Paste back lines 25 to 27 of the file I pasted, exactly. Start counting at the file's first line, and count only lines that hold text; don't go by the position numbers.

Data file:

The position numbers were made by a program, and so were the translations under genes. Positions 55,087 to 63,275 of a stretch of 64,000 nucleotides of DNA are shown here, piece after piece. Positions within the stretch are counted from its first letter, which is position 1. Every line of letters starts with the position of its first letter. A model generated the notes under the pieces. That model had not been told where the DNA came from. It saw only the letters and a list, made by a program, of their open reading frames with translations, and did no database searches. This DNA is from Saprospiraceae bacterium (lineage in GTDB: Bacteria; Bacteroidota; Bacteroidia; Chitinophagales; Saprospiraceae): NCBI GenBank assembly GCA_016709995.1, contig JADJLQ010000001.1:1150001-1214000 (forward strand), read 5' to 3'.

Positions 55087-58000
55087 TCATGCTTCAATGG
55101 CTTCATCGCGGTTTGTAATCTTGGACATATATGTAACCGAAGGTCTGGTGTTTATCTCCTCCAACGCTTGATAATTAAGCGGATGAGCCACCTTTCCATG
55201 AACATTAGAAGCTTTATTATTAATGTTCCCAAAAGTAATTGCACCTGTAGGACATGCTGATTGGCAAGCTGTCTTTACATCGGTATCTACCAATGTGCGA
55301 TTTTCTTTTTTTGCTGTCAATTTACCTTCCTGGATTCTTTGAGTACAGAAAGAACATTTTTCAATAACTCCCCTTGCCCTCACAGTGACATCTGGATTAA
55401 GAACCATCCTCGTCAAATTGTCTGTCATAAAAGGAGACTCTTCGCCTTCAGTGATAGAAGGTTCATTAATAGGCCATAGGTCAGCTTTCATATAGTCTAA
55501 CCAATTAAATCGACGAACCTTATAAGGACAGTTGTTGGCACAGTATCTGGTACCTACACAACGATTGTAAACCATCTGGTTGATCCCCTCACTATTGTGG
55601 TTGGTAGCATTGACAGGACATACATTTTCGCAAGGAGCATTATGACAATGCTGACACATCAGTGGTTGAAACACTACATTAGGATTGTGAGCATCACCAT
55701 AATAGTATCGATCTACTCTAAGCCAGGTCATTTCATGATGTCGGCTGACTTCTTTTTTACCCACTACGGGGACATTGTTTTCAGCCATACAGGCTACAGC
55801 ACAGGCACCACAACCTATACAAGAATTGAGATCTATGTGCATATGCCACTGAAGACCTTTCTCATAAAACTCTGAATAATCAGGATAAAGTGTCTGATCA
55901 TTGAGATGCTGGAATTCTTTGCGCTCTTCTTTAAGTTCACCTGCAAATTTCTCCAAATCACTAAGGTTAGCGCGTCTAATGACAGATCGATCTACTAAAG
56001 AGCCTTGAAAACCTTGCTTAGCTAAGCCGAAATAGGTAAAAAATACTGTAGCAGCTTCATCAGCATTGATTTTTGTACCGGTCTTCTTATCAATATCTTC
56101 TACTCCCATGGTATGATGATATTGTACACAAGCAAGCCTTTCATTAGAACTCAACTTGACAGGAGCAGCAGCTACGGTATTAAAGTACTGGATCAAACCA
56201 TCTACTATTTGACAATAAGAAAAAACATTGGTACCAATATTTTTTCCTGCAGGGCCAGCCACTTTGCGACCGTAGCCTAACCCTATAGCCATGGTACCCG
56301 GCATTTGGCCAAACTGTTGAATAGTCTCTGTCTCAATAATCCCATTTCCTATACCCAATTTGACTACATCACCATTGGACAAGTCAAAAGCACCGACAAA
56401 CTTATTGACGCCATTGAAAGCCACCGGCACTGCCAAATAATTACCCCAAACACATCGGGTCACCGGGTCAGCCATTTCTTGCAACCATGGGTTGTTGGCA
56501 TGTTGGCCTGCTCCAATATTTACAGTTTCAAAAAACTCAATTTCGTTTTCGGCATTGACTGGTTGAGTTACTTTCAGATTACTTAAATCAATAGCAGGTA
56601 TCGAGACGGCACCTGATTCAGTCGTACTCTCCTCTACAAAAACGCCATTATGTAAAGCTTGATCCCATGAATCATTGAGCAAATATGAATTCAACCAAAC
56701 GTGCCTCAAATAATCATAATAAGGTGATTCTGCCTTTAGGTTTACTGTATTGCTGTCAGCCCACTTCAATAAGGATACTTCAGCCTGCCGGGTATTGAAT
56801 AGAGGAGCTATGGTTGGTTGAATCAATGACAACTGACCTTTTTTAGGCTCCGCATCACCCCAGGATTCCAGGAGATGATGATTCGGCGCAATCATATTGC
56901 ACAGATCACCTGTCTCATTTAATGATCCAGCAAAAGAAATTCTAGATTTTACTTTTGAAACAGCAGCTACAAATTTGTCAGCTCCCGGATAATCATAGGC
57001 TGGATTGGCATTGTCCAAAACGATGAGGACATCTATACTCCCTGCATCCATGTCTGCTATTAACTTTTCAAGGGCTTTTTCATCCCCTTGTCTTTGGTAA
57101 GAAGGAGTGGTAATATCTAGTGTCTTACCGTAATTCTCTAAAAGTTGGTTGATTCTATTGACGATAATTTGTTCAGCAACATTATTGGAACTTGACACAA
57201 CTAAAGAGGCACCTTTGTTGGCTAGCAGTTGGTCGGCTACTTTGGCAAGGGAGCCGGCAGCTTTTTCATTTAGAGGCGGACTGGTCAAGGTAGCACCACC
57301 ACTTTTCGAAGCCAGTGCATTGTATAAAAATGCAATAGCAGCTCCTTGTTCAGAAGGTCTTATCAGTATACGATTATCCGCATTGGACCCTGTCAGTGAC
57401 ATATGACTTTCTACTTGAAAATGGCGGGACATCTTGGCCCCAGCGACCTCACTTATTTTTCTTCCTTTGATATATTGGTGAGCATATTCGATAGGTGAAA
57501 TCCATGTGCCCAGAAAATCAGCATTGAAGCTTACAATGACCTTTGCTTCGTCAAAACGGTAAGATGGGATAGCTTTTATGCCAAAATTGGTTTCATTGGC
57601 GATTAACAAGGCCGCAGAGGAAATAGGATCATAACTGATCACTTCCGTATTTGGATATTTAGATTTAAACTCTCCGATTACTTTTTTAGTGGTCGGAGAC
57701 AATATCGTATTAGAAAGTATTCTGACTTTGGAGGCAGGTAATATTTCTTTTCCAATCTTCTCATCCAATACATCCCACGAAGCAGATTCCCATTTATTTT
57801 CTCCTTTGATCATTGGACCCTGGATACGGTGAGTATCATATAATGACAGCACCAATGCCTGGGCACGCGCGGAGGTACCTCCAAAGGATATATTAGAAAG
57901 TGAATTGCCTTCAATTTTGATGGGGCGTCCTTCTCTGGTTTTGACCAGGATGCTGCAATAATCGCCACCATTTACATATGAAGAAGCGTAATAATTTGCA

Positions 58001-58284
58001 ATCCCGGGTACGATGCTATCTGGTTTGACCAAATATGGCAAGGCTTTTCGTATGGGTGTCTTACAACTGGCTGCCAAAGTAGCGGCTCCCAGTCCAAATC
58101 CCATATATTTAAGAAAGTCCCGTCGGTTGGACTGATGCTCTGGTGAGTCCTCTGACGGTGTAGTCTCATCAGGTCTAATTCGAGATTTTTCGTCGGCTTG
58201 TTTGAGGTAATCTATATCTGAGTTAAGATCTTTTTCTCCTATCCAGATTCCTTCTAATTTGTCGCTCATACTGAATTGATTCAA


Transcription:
57201 CTAAAGAGGCACCTTTGTTGGCTAGCAGTTGGTCGGCTACTTTGGCAAGGGAGCCGGCAGCTTTTTCATTTAGAGGCGGACTGGTCAAGGTAGCACCACC
57301 ACTTTTCGAAGCCAGTGCATTGTATAAAAATGCAATAGCAGCTCCTTGTTCAGAAGGTCTTATCAGTATACGATTATCCGCATTGGACCCTGTCAGTGAC
57401 ATATGACTTTCTACTTGAAAATGGCGGGACATCTTGGCCCCAGCGACCTCACTTATTTTTCTTCCTTTGATATATTGGTGAGCATATTCGATAGGTGAAA